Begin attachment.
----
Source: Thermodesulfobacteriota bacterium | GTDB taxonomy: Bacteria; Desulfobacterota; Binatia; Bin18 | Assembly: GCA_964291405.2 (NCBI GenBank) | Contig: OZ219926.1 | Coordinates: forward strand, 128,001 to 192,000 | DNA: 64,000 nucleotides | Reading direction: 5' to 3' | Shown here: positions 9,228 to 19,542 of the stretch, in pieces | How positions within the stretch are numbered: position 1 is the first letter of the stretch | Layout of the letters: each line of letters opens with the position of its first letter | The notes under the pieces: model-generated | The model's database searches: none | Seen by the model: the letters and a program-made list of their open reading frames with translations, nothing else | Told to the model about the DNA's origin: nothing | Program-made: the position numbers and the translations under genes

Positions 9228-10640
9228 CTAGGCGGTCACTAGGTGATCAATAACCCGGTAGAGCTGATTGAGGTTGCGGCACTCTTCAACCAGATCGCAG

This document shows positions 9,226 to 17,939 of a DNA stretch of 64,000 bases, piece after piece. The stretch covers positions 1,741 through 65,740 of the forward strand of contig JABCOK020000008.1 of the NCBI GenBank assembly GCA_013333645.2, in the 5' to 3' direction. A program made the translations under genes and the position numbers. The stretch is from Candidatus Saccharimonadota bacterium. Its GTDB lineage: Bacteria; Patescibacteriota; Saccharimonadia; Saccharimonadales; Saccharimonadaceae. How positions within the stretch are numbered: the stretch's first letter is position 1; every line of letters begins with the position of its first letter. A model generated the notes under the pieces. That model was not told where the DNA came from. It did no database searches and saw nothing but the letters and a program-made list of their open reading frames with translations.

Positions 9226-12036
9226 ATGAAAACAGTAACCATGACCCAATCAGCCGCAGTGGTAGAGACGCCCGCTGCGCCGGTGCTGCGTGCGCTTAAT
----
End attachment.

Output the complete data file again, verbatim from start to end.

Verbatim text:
Source: Thermodesulfobacteriota bacterium | GTDB taxonomy: Bacteria; Desulfobacterota; Binatia; Bin18 | Assembly: GCA_964291405.2 (NCBI GenBank) | Contig: OZ219926.1 | Coordinates: forward strand, 128,001 to 192,000 | DNA: 64,000 nucleotides | Reading direction: 5' to 3' | Shown here: positions 9,228 to 19,542 of the stretch, in pieces | How positions within the stretch are numbered: position 1 is the first letter of the stretch | Layout of the letters: each line of letters opens with the position of its first letter | The notes under the pieces: model-generated | The model's database searches: none | Seen by the model: the letters and a program-made list of their open reading frames with translations, nothing else | Told to the model about the DNA's origin: nothing | Program-made: the position numbers and the translations under genes

Positions 9228-10640
9228 CTAGGCGGTCACTAGGTGATCAATAACCCGGTAGAGCTGATTGAGGTTGCGGCACTCTTCAACCAGATCGCAG

This document shows positions 9,226 to 17,939 of a DNA stretch of 64,000 bases, piece after piece. The stretch covers positions 1,741 through 65,740 of the forward strand of contig JABCOK020000008.1 of the NCBI GenBank assembly GCA_013333645.2, in the 5' to 3' direction. A program made the translations under genes and the position numbers. The stretch is from Candidatus Saccharimonadota bacterium. Its GTDB lineage: Bacteria; Patescibacteriota; Saccharimonadia; Saccharimonadales; Saccharimonadaceae. How positions within the stretch are numbered: the stretch's first letter is position 1; every line of letters begins with the position of its first letter. A model generated the notes under the pieces. That model was not told where the DNA came from. It did no database searches and saw nothing but the letters and a program-made list of their open reading frames with translations.

Positions 9226-12036
9226 ATGAAAACAGTAACCATGACCCAATCAGCCGCAGTGGTAGAGACGCCCGCTGCGCCGGTGCTGCGTGCGCTTAAT